pastors and laymembers. In 1931, the General Conference Committee voted to establish a
church manual which was published in 1932. The preface of the first edition stated, “it
has become increasingly evident that a manual on church government is needed to

9 Review and Herald, December 26, 1882

10 See Seventh-day Adventist Church Manual, 19th Edition, Revised 2015, p. 15
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set forth and preserve our denominational practices and polity.”11

The Church Manual “describes the operation and functions of local churches and their
relationship to denominational structures in which they hold membership. The Church
Manual also expresses the Church’s understanding of Christian life and church
governance and discipline based on biblical principles and the authority of duly
assembled General Conference Sessions.”12

As time passed the Church Manual has experienced numerous changes reflecting the
need for order in the worldwide work of the Church. The 1946 General Conference
Session voted that “all changes or revisions of policy that are to be made in the Manual
shall be authorized by the General Conference Session.”13 Consequently, a new edition of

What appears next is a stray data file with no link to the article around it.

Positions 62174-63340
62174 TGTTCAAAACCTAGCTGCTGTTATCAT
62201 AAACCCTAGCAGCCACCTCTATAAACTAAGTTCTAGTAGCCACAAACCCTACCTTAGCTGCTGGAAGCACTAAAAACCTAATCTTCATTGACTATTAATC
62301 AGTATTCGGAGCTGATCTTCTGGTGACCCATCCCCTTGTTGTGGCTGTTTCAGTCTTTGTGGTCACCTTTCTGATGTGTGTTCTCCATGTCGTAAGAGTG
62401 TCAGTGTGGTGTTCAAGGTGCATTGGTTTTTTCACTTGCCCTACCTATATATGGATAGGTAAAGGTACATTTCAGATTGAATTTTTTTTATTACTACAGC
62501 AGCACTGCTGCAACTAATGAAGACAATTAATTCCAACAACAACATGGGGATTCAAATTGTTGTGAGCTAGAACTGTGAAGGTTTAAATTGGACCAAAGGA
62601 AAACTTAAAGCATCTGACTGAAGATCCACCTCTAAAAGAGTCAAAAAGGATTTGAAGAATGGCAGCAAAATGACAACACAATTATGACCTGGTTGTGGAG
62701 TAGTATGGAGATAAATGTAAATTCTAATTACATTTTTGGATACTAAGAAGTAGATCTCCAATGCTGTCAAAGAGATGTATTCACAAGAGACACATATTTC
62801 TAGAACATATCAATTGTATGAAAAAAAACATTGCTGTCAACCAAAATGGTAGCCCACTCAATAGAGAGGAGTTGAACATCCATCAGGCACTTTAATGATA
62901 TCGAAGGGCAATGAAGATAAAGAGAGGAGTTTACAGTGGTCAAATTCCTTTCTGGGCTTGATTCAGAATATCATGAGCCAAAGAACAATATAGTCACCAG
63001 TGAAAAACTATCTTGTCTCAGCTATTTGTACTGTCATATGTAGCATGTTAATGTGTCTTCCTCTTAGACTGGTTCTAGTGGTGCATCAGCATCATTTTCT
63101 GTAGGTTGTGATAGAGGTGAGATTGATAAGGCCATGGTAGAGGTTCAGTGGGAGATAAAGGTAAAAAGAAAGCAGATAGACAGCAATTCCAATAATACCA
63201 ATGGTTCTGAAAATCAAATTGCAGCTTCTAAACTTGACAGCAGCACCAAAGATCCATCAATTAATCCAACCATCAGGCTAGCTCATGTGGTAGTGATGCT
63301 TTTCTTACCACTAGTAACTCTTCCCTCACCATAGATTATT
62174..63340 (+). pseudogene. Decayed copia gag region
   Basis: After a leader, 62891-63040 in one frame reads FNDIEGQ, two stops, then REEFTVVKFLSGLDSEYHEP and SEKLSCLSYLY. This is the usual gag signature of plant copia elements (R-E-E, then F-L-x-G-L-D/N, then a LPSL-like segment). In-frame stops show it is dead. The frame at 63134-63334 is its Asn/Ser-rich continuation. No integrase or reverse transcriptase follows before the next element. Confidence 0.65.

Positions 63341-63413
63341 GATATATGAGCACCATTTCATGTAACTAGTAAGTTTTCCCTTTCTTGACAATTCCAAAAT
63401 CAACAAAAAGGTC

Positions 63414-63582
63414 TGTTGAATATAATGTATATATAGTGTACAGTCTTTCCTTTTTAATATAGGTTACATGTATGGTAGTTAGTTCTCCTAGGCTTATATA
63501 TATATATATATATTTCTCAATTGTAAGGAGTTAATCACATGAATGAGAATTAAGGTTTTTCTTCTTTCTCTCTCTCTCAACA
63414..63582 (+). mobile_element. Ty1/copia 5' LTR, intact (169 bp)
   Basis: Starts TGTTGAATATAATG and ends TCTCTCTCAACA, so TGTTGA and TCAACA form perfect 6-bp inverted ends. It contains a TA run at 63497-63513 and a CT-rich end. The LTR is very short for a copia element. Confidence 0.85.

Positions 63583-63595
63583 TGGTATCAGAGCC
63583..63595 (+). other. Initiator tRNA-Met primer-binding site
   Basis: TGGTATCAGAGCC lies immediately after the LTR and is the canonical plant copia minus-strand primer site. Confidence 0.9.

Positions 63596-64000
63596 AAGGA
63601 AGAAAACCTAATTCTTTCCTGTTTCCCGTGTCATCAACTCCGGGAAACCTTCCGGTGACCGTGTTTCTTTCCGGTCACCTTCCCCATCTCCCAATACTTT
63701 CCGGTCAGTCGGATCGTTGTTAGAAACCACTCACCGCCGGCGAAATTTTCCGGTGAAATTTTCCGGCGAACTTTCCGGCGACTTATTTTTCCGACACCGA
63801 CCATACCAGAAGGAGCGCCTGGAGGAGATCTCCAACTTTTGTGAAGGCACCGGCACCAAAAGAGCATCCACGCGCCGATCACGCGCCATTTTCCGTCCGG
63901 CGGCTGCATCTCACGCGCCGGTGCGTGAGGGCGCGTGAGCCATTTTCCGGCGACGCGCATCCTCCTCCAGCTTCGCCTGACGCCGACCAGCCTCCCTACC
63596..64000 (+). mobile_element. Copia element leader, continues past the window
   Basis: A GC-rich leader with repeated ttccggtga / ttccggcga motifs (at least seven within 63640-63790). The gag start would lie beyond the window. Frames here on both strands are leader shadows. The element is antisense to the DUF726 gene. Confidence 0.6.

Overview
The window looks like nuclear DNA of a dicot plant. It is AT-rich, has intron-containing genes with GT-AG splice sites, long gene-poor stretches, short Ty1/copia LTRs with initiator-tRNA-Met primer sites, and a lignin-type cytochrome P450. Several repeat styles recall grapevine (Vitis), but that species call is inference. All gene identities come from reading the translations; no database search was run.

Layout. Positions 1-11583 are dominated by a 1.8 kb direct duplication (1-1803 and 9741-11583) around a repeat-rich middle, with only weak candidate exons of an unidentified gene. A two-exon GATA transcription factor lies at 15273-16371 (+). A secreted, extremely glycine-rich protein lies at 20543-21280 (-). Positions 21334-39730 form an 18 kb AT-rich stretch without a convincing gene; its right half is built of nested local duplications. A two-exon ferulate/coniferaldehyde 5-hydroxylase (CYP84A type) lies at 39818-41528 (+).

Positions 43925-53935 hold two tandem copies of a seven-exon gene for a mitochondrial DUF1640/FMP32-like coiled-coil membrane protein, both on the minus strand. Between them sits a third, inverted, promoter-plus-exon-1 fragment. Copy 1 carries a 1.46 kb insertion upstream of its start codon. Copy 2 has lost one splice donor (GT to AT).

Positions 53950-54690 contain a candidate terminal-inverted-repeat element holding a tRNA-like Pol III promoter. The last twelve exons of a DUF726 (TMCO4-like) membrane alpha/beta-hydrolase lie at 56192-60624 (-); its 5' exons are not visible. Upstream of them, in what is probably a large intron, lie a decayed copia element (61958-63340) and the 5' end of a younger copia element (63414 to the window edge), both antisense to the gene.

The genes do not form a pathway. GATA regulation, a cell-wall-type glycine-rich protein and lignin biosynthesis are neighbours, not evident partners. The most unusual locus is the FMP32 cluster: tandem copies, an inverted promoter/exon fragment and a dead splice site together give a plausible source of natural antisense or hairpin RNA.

the Church Manual is published following each General Conference Session. It is
essential that the most recent edition of the Church Manual be used when one desires to
know current policies and procedures that apply to the local church.

3. General Conference Working Policy (and corresponding Division Working Policy):

General Conference Working Policy is the compilation of policy decisions adopted

by the General Conference Executive Committee. The first compilation of General
Conference working policies was published in 1926 and contained a digest of
decisions by the General Conference Executive Committee and General
Conference Sessions.

In connection with the ongoing debate about ministerial ordination there have
been some voices claiming that the General Conference Session has no role or